The Driest Place of Earth – San Pedro de Atacama

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Flying from Santiago to Calama and then hopping a transfer to San Pedro de Atacama, initially I viewed the town and a launchpad to Bolivia and a Salt Flats Tour. Indeed the town does offer exactly this but what I realised upon arrival that it is also a destination in its own right. From the mind blowing scenery that surrounds the town to its history; I found myself surprised and awed by what was on offer. With San Pedro being the start point for Bolivian Salt Flats tours I spent my first morning wandering round the town and varying travel agencies trying to ascertain who was offering the best deal and when I wanted to depart. With tours leaving daily it seemed it was simply a matter of which agency I felt comfiest with, taking on onboard a mixture of firsthand and trip advisor reviews I settled with the company Green and White as they offered an early start on the final day meaning we would see the sunrise over the Salt Flats. After making is decision I was able to kick back and enjoy my time in the town. Named after the Atacama desert which sits just outside town and heralded as the driest place in earth, it was typical that I arrived just in time for the 15mm of rain the area receives each year. This however, didn't dampen spirits and in my first afternoon I joined a tour to Vallee de la Luna or Moon Valley.

Named Moon a valley by a Belgian priest many years previously it's easier to draw comparisons to Mars than the moon but either way the landscape was like nothing I've ever seen before. As we crawled through rocks carved by water, it seemed bizarre such landscapes could be formed from water when the area receives so little each year. Our guide explained that the ground in the desert is not porous and so does not absorb rainwater well meaning it can gather momentum and pour to lower points taking parts of the soft, sandstone like rock as it goes. In between the orangey stone sits salt crystals and for a time the area was mined for salt. However, with the towering Licancabur volcano in the distance there come some secondary minerals. One found in this area as a result of eruptions is arsenic. Needless to say, due to high levels being found in the salt, the area is no longer mined.

From the first set of caves / tunnels we went to the three Mary's, a set of rocks that have been sculpted by the wind, interesting but not as amazing as our next stop, the grand dune. A giant sand dune which is surrounded by orange rocky outcrops here we had an hour to explore the rocky spine that ran adjacent to the sand dune. The scenery truly took my breath away, I don't think I had ever seen anything like it and I found myself excited for the following landscapes I would see during my Salt Flats Tour. Our next and final stop of the tour was Mirador de Cali to see the sunset over the desert. Sat up above the desert valley it felt as if we had front row seats to the show, and it didn't disappoint as the sun slowly slipped away the sky changed to a magnificent orange and then deep blue. My only complaint with the tour was that we had to leave immediately after the sun had slipped beneath the horizon meaning we only saw the magical colours that fill the sky once the sun has set from the bus. The view was still great but with hindsight I would consider hiring a bike and cycling to the moon valley and Mirador rather than taking a guided tour as then you are able to have more freedom and see the full sunset.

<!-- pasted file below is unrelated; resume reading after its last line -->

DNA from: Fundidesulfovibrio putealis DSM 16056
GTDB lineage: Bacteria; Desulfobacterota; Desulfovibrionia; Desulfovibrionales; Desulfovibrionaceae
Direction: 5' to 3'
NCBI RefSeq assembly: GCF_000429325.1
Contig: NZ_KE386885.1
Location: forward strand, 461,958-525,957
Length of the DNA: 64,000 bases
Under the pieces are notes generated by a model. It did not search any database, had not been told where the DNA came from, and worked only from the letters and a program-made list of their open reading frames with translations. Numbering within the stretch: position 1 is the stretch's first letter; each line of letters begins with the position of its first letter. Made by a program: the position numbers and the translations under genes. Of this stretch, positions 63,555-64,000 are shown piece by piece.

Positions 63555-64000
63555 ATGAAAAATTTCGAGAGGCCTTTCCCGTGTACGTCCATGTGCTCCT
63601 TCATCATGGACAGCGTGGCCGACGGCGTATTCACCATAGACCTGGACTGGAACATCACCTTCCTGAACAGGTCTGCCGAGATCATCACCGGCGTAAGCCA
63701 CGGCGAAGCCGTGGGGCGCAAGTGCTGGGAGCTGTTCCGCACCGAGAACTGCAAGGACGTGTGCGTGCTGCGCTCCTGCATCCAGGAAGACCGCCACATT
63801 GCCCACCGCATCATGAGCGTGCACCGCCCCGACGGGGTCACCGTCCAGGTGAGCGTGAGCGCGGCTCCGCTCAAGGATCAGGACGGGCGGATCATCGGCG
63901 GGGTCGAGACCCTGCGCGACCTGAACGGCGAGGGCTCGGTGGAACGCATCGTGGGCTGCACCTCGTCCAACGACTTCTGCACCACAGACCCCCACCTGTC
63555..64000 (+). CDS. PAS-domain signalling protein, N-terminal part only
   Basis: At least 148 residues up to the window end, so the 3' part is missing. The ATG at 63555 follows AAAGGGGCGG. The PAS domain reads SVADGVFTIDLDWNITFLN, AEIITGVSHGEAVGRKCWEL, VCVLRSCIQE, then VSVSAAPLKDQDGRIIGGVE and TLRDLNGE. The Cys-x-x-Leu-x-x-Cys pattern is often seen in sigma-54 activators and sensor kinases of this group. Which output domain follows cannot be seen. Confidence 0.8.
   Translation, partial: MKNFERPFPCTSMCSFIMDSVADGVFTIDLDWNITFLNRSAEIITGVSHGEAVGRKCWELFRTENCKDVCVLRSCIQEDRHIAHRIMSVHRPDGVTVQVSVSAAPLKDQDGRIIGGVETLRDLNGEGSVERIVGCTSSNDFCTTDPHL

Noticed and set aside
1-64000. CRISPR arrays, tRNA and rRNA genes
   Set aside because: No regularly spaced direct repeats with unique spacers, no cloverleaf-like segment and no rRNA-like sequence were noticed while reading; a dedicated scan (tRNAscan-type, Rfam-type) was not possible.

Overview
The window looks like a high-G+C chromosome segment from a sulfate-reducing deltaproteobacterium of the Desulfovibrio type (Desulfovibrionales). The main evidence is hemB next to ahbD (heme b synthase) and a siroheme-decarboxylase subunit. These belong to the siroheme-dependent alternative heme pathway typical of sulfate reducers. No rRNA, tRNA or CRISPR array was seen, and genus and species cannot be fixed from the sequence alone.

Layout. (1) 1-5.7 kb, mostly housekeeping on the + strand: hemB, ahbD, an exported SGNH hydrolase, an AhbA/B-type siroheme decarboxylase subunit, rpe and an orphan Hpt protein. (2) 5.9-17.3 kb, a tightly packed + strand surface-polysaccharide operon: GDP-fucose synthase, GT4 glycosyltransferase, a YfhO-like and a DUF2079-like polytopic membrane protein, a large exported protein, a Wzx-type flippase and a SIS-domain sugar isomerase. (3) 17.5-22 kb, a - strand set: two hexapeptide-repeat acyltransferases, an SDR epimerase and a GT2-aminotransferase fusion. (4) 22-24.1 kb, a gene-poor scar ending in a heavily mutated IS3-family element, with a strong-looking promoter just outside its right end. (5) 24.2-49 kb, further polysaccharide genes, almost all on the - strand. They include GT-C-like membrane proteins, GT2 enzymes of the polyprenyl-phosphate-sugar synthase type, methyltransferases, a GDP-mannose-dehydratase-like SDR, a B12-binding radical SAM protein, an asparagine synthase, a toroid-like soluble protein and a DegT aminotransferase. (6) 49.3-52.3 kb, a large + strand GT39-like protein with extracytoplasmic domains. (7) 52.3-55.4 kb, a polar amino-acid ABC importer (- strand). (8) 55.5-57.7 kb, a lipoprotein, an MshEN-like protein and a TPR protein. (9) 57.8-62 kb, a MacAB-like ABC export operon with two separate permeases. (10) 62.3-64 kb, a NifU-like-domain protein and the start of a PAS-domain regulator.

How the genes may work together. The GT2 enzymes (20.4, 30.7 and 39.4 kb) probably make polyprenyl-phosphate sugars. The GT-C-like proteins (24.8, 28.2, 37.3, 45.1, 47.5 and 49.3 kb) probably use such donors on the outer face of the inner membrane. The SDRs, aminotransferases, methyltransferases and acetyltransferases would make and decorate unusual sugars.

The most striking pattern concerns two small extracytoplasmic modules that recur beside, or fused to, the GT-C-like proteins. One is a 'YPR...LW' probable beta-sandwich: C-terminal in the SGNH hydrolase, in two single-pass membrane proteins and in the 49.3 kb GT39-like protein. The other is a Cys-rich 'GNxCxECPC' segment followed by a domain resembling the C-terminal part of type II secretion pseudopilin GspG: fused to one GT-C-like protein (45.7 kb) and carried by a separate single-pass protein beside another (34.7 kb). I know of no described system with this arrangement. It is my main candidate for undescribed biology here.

Wanting to know more about the town itself I spent my last morning on another free walking tour, also with the Tours for Tips company I had used in Santiago and Valparaiso. Meandering through the towns mud streets we learnt about the native plants and their uses along with the towns history with Jesuit priests and why their interferences have led to some locals disliking all backpackers that pass through. It was great to see the town through the point of view of a local, and learn about the plants and also fruits and vegetables you can find in the market just outside of town. It's easy as a backpacker to visit a destination for its attractions and skip the historical part of the town. However, the further I travel the more my curiosity for each location is growing and these walking tours provide a much more interactive and informative answer to my questions than Wikipedia or lonely planet!

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